I’m Palestinian American. I reject my people’s oppression. And I want my government to listen.
The struggle for Palestinian freedom was denigrated, yet again, this week when the leaders of the US and Israel stood side by side at the White House and unveiled the Trump administration’s new “peace plan.”
The plan was met with anger and skepticism from many sides. Top Democrats including Sens. Elizabeth Warren, Bernie Sanders, and Amy Klobuchar decried it as “one-sided” and said it “violates the Palestinians’ right to self-determination.”
One former Israeli negotiator called it “an act of aggression dripping with the coarse syntax of racism. A hate plan, not a peace plan.”
Much of the blame for the proposal’s one-sidedness has focused on President Trump and his cozy relationship with Israeli Prime Minister Benjamin Netanyahu. But the truth is that the plan is merely the formalization of a status quo with roots that far predate the rule of these two demagogues.
Put simply, the plan is a brutally honest manifestation of Washington’s long-standing anti-Palestinian bias. And Palestinians worldwide know it.
But as a Palestinian American from a family that was displaced by the Israeli military in 1967, I am not mourning the death of the two-state solution, or the rhetorical abandonment of the Oslo Accords that have long served as the framework for peace negotiations.
Those solutions never addressed the core issues of the Palestinian freedom struggle: actualizing the right of Palestinian refugees to return, ending Palestinian statelessness, and affirming the Palestinians’ right to determine their collective future.
I have lived my entire life dreaming for a just peace in my Palestinian homeland
Born in the Oslo era and privileged enough to have been born in the United States, my experience is one that reveals the futility of the Trump administration’s efforts to deliver a death blow to the Palestinian drive to shape their destiny.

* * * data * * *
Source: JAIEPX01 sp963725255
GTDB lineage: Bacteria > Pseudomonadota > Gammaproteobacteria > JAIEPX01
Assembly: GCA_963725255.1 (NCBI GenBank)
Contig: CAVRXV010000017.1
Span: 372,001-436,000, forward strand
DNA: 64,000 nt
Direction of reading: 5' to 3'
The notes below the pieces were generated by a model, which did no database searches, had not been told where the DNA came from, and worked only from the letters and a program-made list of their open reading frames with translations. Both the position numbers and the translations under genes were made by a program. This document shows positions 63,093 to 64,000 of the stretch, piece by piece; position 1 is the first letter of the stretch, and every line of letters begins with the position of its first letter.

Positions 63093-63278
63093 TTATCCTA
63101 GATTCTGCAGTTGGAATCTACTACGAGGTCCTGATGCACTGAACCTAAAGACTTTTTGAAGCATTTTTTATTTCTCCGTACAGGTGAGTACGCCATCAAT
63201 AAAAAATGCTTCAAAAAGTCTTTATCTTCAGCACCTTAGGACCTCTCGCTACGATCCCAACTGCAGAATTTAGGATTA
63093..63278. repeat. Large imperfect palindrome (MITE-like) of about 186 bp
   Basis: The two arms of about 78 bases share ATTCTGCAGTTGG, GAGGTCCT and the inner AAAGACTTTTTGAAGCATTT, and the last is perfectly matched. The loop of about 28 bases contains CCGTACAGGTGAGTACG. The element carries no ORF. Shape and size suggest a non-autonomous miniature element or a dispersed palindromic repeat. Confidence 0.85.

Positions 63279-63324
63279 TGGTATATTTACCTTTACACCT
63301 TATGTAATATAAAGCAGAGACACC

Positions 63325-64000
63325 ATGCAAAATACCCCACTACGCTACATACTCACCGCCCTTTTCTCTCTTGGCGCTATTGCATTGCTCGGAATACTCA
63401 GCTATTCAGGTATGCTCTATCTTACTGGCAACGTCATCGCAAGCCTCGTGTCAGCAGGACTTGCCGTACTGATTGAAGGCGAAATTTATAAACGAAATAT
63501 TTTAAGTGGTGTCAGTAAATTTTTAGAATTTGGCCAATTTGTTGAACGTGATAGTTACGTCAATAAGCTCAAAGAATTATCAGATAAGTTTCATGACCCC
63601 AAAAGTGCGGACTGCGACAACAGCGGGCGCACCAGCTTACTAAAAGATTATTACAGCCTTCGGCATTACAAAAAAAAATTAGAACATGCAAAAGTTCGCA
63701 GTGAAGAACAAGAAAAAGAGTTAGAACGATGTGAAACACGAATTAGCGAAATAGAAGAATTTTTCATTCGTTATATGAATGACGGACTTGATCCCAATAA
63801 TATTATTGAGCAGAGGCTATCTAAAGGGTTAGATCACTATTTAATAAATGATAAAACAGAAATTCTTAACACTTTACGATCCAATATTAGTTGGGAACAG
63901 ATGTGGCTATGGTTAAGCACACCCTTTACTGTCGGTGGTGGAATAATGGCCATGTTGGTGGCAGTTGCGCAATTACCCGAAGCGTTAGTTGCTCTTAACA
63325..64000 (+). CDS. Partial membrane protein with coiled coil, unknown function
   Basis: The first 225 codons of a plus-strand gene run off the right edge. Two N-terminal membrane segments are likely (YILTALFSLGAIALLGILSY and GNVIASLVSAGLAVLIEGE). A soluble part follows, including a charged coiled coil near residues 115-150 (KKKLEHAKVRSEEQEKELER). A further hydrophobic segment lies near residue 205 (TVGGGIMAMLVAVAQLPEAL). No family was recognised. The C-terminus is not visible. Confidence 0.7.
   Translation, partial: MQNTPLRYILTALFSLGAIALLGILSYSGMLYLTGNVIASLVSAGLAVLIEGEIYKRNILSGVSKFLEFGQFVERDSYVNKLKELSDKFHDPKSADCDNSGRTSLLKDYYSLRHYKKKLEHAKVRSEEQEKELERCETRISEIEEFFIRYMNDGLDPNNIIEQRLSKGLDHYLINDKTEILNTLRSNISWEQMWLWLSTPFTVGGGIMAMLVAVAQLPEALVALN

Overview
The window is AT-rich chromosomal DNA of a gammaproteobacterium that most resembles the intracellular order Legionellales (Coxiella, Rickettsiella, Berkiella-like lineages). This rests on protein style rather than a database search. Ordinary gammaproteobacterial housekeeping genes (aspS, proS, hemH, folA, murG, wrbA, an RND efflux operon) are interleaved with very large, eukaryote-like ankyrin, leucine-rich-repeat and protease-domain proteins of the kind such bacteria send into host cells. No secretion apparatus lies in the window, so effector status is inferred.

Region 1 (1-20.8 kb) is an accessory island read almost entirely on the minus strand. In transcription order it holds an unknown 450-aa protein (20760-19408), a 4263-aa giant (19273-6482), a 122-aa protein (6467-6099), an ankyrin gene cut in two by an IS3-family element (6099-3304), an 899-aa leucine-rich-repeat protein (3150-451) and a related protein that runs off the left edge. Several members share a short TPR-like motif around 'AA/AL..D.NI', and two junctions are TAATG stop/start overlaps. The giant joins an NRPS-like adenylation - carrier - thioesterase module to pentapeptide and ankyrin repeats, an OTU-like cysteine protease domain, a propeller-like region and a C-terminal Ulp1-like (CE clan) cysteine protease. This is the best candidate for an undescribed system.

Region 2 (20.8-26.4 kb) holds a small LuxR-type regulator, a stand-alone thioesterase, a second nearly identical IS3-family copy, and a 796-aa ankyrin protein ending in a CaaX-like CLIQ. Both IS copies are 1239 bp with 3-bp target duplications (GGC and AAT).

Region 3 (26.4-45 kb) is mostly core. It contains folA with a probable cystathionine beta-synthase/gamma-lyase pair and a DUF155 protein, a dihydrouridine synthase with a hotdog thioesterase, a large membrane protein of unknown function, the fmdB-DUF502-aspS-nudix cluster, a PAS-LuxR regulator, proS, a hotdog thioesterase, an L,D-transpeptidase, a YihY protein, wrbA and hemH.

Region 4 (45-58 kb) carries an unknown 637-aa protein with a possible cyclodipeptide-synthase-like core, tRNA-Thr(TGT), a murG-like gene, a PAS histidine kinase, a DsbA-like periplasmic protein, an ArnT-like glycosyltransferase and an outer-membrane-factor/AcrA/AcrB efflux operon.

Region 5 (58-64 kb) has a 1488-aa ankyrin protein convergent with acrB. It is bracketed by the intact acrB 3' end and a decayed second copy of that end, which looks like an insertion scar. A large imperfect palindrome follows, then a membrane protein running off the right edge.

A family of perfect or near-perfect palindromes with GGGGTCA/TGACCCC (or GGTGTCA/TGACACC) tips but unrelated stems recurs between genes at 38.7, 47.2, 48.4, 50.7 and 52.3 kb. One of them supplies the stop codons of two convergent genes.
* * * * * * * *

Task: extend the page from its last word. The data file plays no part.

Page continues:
I never lacked the basic necessities in life: food, clothing, shelter. I have been blessed with access to quality education and the ability to pursue my goals.
I have freedom of movement, neither trapped in the blockaded Gaza Strip nor under military occupation in the West Bank. Nor am I languishing from statelessness and a lack of opportunity in refugee camps in the occupied territories and surrounding Arab countries.
Despite this, I have lived my entire life dreaming for a just peace in my Palestinian homeland.
The attitude behind Trump’s plan assumes that displaced Palestinians living with none of the privileges I had will abandon their rightful demands in exchange for the crumbs this deal will throw at them.
Coming of age in the Oslo era, I saw how these so-called “peace” plans only paid lip service to Palestinian self-determination without addressing the core problems of their suffering, and how their failure usually ended in victim-blaming — which Trump and his son-in-law and senior adviser Jared Kushner, the architect of the administration’s grand plan, have regurgitated.
What followed was the Second Intifada, or “uprising,” a reaction to the world’s indifference to their struggle and the futility of plans like Oslo. Watching the news as a child, images of the ensuing violence were seared in my memory, offering my generation’s Palestinian diaspora a visualization of what we are up against as a people.
It was the first time many of us understood what it meant to be Palestinian: our love for each other, our love for freedom, and our grief over the loss of our compatriots, of futures stolen from our youth, the trauma we see in the eyes of our parents and grandparents.
It is that shared history that does not allow the privileges of our lives in the first world to anesthetize ourselves from this collective pain.